As noted, Western Christians make up the second half of the book, and here Plekon includes the well-known Catholic monastic Thomas Merton, the Protestant writer Marilynne Robinson, the Catholic Franciscan Richard Rohr, the Episcopalian Barbara Brown Taylor, the Catholic nun Joan Chittister, and the Protestant writer Kathleen Norris. As he indicates at the end of his prologue, Plekon chose to feature this cast of characters in part as a way around the “ecumenical winter” that has set in over the last quarter-century. By looking at individual lives of Christians in diverse traditions he finds commonalities, one of the most important being their shared refusal to allow Christianity to retreat behind, and likely die within, ecclesial walls.
In other words, Plekon and these others alike have a clear sense that “the church has left the building” (13). Christians must get out from behind monastic, academic, and chancery walls to serve wherever people in need are to be found, offering them the mercy of God which Pope Francis (whom Plekon cites regularly and approvingly throughout the book) has made such a hallmark of his pontificate. To offer mercy in the everyday world is an often unrecognized miracle. Plekon quotes not just Christian sources in this book, but, drawing on a felicitous passage from Abraham Maslow, reminds us, in the Jewish psychologist’s words, that “the sacred is in the ordinary, that it is to be found in one’s daily life, in one’s neighbors, friends, and family, in one’s back yard….To be looking everywhere for miracles is a sure sign of ignorance that everything is miraculous” (xiii).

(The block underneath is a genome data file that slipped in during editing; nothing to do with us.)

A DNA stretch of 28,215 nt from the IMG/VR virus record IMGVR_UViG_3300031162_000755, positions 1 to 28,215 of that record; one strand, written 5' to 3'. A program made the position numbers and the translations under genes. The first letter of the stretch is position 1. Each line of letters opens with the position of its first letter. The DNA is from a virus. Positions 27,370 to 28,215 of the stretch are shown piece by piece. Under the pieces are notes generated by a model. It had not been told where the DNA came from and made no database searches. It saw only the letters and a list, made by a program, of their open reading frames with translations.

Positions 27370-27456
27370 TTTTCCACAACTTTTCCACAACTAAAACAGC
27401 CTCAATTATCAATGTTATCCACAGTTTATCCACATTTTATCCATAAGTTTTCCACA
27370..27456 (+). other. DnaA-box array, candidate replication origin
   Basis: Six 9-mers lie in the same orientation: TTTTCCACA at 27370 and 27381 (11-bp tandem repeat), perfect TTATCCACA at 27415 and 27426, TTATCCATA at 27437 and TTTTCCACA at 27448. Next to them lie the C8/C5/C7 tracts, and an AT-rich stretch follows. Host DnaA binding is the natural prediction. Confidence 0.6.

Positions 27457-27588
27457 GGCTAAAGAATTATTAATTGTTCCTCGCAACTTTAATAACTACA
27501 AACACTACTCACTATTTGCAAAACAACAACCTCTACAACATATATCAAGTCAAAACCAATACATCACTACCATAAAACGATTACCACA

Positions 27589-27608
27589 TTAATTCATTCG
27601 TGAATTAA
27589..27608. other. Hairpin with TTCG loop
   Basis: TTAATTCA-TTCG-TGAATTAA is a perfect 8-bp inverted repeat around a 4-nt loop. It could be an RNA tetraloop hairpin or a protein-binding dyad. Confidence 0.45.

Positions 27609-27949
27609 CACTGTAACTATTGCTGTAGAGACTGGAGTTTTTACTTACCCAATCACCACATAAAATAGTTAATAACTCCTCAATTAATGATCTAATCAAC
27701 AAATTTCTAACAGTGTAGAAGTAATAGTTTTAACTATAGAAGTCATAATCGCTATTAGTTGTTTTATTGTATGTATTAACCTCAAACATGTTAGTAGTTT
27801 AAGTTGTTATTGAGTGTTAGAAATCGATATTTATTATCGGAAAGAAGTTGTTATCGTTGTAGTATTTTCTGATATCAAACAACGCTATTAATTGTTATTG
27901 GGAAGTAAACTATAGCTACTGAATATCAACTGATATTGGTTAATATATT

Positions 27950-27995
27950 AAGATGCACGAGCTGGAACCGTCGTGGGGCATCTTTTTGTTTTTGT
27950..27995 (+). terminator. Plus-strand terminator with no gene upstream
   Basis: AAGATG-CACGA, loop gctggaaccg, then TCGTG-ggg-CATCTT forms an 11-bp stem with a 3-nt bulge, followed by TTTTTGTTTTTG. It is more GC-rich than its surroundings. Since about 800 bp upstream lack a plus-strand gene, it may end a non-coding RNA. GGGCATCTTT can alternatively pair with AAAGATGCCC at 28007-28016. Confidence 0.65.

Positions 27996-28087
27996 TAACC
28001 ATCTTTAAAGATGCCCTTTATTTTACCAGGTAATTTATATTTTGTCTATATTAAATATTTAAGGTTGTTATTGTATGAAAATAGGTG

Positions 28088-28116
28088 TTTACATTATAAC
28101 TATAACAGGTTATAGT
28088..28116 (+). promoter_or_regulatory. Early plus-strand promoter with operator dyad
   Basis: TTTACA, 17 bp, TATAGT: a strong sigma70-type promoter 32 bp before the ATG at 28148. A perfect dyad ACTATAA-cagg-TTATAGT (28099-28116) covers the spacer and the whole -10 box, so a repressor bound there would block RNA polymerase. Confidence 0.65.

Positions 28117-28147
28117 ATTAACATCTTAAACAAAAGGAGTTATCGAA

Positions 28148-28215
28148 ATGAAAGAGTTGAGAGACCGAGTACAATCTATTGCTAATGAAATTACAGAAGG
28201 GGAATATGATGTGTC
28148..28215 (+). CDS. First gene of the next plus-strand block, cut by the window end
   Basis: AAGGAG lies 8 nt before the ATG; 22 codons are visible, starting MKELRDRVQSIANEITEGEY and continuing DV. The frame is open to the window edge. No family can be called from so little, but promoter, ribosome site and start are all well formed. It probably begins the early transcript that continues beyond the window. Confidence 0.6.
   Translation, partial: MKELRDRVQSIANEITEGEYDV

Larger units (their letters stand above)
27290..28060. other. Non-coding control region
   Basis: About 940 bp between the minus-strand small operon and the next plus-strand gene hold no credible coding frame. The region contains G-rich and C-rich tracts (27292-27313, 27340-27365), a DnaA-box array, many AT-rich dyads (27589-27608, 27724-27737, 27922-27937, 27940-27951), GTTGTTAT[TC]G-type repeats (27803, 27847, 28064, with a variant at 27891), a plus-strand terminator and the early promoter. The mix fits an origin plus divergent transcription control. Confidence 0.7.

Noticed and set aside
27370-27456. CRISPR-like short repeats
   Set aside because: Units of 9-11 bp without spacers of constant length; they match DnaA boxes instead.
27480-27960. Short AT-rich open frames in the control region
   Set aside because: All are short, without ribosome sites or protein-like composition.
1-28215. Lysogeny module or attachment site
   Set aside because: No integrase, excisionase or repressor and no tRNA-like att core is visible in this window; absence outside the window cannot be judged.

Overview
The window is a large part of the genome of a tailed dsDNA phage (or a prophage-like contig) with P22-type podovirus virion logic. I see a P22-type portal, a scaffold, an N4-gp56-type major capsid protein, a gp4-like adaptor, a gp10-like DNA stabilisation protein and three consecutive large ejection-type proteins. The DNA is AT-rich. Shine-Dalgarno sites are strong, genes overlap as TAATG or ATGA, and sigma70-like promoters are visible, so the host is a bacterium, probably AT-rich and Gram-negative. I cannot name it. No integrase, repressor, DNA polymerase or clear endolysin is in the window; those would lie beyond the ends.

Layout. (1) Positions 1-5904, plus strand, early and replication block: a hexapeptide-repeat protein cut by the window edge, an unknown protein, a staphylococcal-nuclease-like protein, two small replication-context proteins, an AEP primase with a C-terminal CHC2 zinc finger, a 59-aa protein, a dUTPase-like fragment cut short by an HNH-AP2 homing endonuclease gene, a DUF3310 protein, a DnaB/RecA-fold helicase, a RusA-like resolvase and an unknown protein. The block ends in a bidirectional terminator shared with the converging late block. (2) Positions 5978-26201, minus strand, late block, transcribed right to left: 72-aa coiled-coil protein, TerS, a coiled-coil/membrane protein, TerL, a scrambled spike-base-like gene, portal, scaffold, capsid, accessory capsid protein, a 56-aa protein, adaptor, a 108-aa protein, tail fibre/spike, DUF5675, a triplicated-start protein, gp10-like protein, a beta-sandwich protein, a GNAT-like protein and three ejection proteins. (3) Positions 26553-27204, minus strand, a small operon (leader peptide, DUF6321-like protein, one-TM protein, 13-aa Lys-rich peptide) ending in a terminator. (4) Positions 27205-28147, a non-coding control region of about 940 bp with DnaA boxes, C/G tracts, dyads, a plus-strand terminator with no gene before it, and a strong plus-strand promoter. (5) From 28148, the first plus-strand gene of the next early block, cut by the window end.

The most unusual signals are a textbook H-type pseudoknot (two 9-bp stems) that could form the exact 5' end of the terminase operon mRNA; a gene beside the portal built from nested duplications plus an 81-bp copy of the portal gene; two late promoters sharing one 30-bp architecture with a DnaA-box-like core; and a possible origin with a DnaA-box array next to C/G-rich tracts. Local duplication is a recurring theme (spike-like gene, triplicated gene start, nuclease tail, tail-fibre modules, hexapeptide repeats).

The walls of churches and monasteries are not, however, as Plekon takes pains to show, “bad.” They are also places of Theophany and miracle, but his overall point is that divine disclosure does not end when liturgy does, and the walls of the temple must therefore be understood as “permeable,” as much for our sake as for the life of the world. He winsomely recounts many stories of encountering God at the “liturgy after the liturgy,” that is in parish coffee hours, Paschal feasts, ethnic food festivals, and even in pierogi-making sessions on Saturday mornings. And then he displays in ample detail how—as Barbara Brown Taylor has put it—the task of the Christian is constantly to look for “an altar in the world” (183).
In the end, Plekon draws to a close by reminding us how “very little of the New Testament takes place in traditionally sacred space” (251). Here is where—as with many of his earlier books—I wanted more. In particular, there are two things this book lacks. First, there is the small irritant of no index. Second and more substantially, there is the larger question of what to do when the world sometimes wants to kill you. How do Christians respond to the parts of the world that disclose not the divine, that do not mediate sacramental grace and life, but something closer to the demonic? With the exception of the chapters on Skobtsova and Men, both killed for their witness to Christ, this question does not receive the deeper reflection here that it perhaps merited. Still, one cannot fault an author for not writing a book he never intended to, and the book we do have from Michael Plekon is yet one more gift from a long and fruitful life of public scholarship and pastoral care.
Associate Professor of Theology and Director of Humanities
University of St. Francis, Fort Wayne, Indiana